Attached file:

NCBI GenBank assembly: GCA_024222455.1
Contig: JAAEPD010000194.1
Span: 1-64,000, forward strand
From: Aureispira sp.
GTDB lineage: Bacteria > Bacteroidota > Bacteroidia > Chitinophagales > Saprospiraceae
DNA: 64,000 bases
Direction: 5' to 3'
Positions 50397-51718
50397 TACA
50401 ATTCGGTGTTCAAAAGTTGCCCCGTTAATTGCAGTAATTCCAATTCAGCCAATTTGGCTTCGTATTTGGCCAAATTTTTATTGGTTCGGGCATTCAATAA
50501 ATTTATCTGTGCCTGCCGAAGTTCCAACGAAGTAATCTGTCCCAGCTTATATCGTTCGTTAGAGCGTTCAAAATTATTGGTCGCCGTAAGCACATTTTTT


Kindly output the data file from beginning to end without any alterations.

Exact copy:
NCBI GenBank assembly: GCA_024222455.1
Contig: JAAEPD010000194.1
Span: 1-64,000, forward strand
From: Aureispira sp.
GTDB lineage: Bacteria > Bacteroidota > Bacteroidia > Chitinophagales > Saprospiraceae
DNA: 64,000 bases
Direction: 5' to 3'
Positions 50397-51718
50397 TACA
50401 ATTCGGTGTTCAAAAGTTGCCCCGTTAATTGCAGTAATTCCAATTCAGCCAATTTGGCTTCGTATTTGGCCAAATTTTTATTGGTTCGGGCATTCAATAA
50501 ATTTATCTGTGCCTGCCGAAGTTCCAACGAAGTAATCTGTCCCAGCTTATATCGTTCGTTAGAGCGTTCAAAATTATTGGTCGCCGTAAGCACATTTTTT